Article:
Crypto company TV advertising mostly sidelined for Super Bowl Sunday

Crypto company TV advertising mostly sidelined for Super Bowl Sunday
Allegiant Stadium on Super Bowl LVIII opening night in Las Vegas, Nevada. Credit: John Angelillo/UPI/Shutterstock
  • Crypto Super Bowl ads are not what they used to be.
  • New York increases DCG lawsuit to $3 billion.
  • Bitcoin miner industry groups troubled by energy data collection.

Crypto to have low profile on Super Bowl TV

Super Bowl LVIII will feature a dearth of crypto ads on TV, despite the $1.7 trillion digital assets market being stronger than last year, when it was mired in the depths of crypto winter, Fox Business reported.

When the San Francisco 49ers and the Kansas City Chiefs clash in Las Vegas on Sunday, providing the biggest television marketing opportunity of the year, most major crypto companies will sit it out because they don’t have the extra cash for advertising or prefer to spend their money elsewhere.

Kraken, the second-biggest US crypto exchange, will not be advertising. “The Super Bowl is a very US-centric event, and the next wave of crypto users will come from all around the world, not just the United States,” Mayur Gupta, the firm’s chief marketing officer, told Fox Business.

Coinbase, the biggest US crypto exchange, is putting its cash and attention into lobbying Congress for crypto legislation and contributing to crypto-friendly politicians in the run-up to elections later this year. Although Coinbase has been a Super Bowl advertiser in the past, it is unclear whether it will be on Sunday, the report said.

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Spot Bitcoin ETF issuers probably won’t be making a splash either, even though some launched TV commercials before their January 10 approval by the Securities and Exchange Commission. BlackRock and Grayscale, for example, will not advertise during the game, Fox Business said, citing unidentified people. The report noted that most of the Super Bowl ad slots had been sold out by early November, more than two months before the ETFs were approved.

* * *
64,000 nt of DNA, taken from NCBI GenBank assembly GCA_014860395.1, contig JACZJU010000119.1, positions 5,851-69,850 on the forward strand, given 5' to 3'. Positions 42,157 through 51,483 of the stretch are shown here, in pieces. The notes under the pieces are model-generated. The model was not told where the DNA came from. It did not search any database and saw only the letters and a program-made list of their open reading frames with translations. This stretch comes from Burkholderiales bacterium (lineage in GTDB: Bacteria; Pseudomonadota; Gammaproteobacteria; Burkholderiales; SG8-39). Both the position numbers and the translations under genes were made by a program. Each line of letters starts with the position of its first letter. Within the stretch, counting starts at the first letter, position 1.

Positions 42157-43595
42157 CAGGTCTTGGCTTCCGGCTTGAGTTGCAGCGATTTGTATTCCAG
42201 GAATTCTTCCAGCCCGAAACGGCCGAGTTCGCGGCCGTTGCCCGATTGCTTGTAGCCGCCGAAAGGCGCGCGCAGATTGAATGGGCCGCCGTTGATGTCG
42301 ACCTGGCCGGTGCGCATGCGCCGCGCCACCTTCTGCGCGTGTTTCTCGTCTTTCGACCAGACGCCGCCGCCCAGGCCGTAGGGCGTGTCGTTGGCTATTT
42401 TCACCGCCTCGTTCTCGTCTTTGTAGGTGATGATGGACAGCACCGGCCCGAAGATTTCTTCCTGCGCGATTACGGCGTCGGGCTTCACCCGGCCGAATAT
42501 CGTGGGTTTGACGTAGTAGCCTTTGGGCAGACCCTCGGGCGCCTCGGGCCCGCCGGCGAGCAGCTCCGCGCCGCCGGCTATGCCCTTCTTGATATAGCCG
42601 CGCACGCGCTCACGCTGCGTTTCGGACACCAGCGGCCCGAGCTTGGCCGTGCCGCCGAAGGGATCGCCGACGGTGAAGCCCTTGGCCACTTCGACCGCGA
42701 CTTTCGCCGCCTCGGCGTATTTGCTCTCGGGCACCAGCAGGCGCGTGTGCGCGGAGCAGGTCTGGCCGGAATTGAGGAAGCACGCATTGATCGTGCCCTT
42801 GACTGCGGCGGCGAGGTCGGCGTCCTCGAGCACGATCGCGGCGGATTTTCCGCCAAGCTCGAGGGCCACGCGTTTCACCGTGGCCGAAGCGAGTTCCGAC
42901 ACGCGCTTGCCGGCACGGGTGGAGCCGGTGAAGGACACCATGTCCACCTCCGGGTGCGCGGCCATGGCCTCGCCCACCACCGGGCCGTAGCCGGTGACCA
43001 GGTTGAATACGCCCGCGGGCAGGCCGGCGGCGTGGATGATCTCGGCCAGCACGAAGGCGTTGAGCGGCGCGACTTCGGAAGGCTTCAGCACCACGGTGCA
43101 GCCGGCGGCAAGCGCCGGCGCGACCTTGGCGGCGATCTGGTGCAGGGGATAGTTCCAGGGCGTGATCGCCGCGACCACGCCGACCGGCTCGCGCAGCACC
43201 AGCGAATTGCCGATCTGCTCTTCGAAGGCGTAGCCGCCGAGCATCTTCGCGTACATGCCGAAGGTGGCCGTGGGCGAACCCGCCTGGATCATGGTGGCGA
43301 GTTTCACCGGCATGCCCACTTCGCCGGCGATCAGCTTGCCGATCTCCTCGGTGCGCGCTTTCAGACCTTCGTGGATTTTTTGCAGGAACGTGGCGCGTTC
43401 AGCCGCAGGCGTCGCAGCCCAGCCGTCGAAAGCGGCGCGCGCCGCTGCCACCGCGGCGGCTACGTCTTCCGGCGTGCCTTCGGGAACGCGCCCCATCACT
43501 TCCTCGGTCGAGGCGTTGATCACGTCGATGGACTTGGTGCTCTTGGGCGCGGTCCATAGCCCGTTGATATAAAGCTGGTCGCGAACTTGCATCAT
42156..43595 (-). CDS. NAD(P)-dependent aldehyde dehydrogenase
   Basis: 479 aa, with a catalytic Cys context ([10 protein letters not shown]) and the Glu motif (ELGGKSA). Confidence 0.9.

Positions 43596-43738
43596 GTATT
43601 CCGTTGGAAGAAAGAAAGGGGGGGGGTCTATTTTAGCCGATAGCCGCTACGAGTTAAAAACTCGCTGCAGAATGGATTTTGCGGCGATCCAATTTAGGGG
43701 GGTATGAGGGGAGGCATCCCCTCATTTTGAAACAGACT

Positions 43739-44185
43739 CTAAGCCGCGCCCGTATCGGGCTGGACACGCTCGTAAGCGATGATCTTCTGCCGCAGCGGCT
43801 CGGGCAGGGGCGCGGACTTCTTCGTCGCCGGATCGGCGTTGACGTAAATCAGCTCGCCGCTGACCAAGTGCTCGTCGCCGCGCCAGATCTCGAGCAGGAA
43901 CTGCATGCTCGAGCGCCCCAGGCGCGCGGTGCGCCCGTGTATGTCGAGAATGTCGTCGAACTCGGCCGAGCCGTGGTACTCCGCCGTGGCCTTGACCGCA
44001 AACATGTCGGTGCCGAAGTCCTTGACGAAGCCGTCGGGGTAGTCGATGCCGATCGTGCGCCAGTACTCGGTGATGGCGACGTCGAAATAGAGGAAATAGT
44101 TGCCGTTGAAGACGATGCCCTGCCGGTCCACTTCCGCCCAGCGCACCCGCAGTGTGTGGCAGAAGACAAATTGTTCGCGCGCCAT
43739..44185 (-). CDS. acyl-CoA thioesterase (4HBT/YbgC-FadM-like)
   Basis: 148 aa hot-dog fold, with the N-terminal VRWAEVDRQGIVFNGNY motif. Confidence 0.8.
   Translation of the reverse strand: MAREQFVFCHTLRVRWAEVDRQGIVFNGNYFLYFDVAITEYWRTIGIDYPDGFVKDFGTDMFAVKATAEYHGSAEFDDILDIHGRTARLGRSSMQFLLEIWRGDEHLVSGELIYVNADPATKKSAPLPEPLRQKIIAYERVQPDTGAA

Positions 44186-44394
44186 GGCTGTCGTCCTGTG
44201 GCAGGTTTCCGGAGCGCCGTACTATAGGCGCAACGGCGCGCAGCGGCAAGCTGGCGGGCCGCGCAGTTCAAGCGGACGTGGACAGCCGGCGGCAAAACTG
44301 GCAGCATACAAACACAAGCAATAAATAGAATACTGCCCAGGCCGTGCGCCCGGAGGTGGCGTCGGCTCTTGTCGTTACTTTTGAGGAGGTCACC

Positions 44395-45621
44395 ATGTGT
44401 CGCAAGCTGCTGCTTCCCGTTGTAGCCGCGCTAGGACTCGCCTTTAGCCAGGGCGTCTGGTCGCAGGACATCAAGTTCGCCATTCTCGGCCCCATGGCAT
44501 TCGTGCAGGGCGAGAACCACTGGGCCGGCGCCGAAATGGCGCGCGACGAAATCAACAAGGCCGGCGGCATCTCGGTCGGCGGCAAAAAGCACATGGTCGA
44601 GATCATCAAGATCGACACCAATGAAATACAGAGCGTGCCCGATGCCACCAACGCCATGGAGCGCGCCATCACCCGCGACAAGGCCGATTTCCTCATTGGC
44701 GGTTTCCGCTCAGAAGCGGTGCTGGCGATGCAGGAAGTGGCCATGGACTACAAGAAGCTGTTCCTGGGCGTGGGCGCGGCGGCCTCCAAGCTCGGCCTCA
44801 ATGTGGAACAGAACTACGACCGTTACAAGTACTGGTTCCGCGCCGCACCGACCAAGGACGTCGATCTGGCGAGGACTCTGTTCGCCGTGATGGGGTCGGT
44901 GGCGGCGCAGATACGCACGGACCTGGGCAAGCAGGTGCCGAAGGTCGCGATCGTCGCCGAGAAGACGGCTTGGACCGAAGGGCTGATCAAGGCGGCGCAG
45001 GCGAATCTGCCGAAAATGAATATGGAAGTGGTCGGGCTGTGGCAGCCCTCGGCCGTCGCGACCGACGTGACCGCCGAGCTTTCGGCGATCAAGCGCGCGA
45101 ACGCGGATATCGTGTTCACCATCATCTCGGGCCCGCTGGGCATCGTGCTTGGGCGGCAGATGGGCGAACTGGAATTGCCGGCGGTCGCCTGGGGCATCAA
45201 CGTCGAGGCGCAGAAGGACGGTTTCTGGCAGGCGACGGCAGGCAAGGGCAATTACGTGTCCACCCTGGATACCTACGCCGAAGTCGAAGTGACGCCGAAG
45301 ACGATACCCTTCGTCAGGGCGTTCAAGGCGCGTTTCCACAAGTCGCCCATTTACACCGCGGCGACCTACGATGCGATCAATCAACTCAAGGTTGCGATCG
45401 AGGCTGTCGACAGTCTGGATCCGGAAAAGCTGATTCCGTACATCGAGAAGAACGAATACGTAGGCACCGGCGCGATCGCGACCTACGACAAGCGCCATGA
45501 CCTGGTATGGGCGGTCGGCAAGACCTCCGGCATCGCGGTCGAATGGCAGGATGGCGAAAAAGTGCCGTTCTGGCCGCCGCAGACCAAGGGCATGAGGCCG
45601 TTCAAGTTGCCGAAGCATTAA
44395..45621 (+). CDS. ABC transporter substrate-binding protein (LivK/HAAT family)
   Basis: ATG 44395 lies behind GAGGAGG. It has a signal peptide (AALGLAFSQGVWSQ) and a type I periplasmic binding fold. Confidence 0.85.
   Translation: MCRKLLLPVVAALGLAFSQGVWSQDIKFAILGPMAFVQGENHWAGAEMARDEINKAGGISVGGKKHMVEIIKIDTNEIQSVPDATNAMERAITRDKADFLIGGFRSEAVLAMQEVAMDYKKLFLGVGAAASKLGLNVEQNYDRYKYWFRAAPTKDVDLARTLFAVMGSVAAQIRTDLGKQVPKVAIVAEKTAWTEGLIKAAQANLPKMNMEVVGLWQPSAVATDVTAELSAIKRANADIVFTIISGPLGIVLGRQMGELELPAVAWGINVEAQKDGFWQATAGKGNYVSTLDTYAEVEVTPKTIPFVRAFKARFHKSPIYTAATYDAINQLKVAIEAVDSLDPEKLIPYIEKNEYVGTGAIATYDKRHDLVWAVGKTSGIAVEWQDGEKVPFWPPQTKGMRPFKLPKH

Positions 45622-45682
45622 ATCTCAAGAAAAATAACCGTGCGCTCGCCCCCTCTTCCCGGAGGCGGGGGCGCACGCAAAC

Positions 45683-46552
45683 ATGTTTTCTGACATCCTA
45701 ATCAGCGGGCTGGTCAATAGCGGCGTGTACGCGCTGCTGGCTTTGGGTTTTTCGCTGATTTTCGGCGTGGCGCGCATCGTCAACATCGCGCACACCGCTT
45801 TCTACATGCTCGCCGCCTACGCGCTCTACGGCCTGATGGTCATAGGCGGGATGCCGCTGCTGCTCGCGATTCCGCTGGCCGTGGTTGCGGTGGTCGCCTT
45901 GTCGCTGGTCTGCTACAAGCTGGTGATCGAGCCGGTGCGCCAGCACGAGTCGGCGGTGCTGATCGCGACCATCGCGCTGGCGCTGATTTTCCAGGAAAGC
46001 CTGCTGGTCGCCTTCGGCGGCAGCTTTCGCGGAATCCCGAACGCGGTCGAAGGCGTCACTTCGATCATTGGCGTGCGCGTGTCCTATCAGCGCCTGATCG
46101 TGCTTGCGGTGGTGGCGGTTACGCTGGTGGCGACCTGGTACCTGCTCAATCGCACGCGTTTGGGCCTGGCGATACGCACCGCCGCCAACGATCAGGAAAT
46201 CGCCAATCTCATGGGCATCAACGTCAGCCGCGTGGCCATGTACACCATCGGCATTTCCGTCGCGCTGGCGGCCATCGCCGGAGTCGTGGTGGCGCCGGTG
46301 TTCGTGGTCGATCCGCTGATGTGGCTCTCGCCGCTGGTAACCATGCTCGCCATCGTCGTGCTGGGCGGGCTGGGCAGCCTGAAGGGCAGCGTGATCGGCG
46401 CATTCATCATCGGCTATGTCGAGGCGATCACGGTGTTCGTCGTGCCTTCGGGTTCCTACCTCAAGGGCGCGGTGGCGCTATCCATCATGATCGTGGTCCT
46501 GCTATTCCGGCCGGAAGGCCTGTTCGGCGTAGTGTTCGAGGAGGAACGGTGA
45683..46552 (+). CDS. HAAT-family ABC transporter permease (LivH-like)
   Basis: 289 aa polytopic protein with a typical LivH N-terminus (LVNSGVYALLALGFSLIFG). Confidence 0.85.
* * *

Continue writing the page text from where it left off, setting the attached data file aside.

FTX paid $6.5 million to advertise during the 2022 Super Bowl, but entered bankruptcy before the year was out as the market turned bearish.

Still, Super Bowl ads this Sunday will feature celebrities galore and plenty of spots touting beer and wine, according to a report by Axios.

New York triples lawsuit against DCG to $3 billion

New York Attorney General Letitia James filed an amended complaint tripling the amount of her lawsuit against Digital Currency Group and other defendants to more than $3 billion, according to a statement from her office.

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James initially sued DCG, Genesis Global Capital, and Gemini Trust in October, claiming that they misled investors about the Gemini Earn investment program, causing more than $1 billion in losses.

The attorney general’s office said further investigation had revealed that additional investors were similarly misled, “provided with false assurances that their funds were safe when in fact they were not.”

DCG said the lawsuit was “baseless” and that it expects to win in court. “DCG has always conducted its business lawfully and with integrity, and DCG and Barry Silbert will be fully vindicated,” it said in a statement cited by Reuters.

Crypto miner energy data collection called abuse of power

A survey of energy use by Bitcoin miners in the US mandated by the Energy Department is “a politically motivated campaign against Bitcoin mining, cryptocurrency, and US-led innovation,” according to a statement by Lee Bratcher, president of the Texas Blockchain Council, and Perianne Boring, CEO of the Chamber of Digital Commerce.

This comes after the Energy Information Administration said last week that electricity demand from crypto miners had grown rapidly over the last several years to as much as 2.3% of US consumption, and that it would collect mandatory data from the miners in the first part of this year for planning and education purposes.

The industry groups’ statement said the data collection was an “abuse of authority” by the government and should cause alarm for all industries that use data centres as part of their operations.

Crypto market movers

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